“I think [Black Lives Matter] is the defining issue of our country and I am willing to sacrifice everything I have, including my money and health, to address this,” my ex-boyfriend, Max Geller, told me recently. Max has dedicated the better part of his adult life to social justice organizing. A few weeks ago, he was arrested along with a few of our other white friends during a Black Lives Matter protest against the killing of Alton Sterling in Baton Rouge. A photo of him being held down by riot police, his head firmly pressed to concrete, began circulating on social media. While I worried for a moment whether Max’s head was okay, I certainly didn’t fear for his life. Max is white, and so far, police haven’t killed white people at the same rate they have killed black people.
Following his arrest, Max's white friends began to comment on the photo on Facebook and Instagram. One described him as a “personal hero,” another simply “my hero.” A couple others asked for bail money for Max and our other white friends who were arrested, without mentioning why they were arrested. None of these posts explicitly mentioned Alton Sterling and scarcely referenced Black Lives Matter. All of the updates I saw centered around Max, and hardly any acknowledged who he was in the streets fighting for and alongside: black and brown people.
Photograph of Max Geller at Baton Rouge protest, taken by photographer Patrick Melon.
The Black Lives Matter movement is an umbrella term that has evolved to encompass several black-led and centered organizations like Dream Defenders, Operation Zero, Black Lives Matter Network, and BYP100. These groups have spearheaded protests and organized communities across the country, but many of them haven’t built up national coalitions with hierarchies and official roles. Its diffuse nature has meant that there’s no explicit place or structure for white people, a clear and intentional departure from civil rights groups of the 1960s. While this is a good thing for the most part, it has made their participation complicated and bred a type of well-meaning but sometimes problematic white ally.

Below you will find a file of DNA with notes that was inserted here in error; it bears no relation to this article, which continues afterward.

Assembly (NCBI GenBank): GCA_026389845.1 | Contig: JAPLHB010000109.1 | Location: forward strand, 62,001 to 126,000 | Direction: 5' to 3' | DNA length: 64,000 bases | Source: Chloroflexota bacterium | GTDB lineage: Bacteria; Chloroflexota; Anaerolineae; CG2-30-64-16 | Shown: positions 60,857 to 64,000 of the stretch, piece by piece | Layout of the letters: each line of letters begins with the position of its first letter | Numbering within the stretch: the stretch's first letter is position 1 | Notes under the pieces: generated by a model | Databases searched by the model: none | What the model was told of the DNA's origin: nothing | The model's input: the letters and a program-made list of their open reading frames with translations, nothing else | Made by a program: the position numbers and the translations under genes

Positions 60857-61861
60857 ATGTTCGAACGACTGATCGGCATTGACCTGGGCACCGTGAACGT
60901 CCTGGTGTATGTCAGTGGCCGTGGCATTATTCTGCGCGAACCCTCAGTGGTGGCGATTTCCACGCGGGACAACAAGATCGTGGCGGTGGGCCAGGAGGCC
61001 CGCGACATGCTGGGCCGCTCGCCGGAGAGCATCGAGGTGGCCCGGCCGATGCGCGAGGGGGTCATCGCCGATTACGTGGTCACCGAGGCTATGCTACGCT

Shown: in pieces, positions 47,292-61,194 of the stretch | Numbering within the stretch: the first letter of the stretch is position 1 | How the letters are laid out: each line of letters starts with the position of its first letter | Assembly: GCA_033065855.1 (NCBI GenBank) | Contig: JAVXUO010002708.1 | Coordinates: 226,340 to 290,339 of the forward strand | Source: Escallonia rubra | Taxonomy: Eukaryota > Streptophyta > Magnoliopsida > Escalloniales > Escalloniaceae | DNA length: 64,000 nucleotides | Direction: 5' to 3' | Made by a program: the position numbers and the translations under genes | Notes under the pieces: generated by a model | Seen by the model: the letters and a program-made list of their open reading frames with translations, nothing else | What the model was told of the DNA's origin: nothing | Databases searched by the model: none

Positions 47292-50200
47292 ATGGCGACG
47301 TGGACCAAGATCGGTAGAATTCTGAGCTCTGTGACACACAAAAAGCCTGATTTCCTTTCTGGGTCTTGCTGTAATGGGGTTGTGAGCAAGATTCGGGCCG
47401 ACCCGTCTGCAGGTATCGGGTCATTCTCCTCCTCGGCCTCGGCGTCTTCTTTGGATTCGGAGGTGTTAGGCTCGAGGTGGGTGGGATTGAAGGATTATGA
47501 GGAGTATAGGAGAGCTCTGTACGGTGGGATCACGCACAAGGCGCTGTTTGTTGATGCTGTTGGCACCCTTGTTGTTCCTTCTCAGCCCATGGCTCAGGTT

As I witnessed firsthand, the response to the photo of Max from whites I know to be smart, liberal allies could be tone-deaf at best and harmful to the Black Lives Matter message and movement at worst. “Unfortunately that became their one and only entrance into the movement for black lives,” Max told me when I asked him about the response from our mutual friends. As part of his participation in the Black Lives Matter movement, he’s careful to avoid reinforcing “the same structures of oppression we’re trying to dismantle,” and that means not centering the experiences of white people.
Growing up, I learned about the crucial importance of white abolitionists who provided shelter and food to black slaves escaping on the Underground Railroad. And of course, white people were part of the movement to advance black civil rights in the 1960s. Bob Zellner, an Alabama-born and raised son and grandson of Ku Klux Klan members, was a student when the Freedom Riders came through his college town in Alabama in 1960. After witnessing a white activist brutally beaten by police, Zeller decided to join the movement “to get my own freedom,” he says.
While some argue that institutional change happens only when white people get out of the way, seeing white people participate in the cause can lead to awareness. “White people saw white people getting brutalized,” says my friend Bob Weisz, who also circulated the photo of Max. It likely took seeing a white person being assaulted to stir up the same fears and anxiety that black people have had to contend with on a daily basis for centuries, Bob says about his own impulse to share the photo.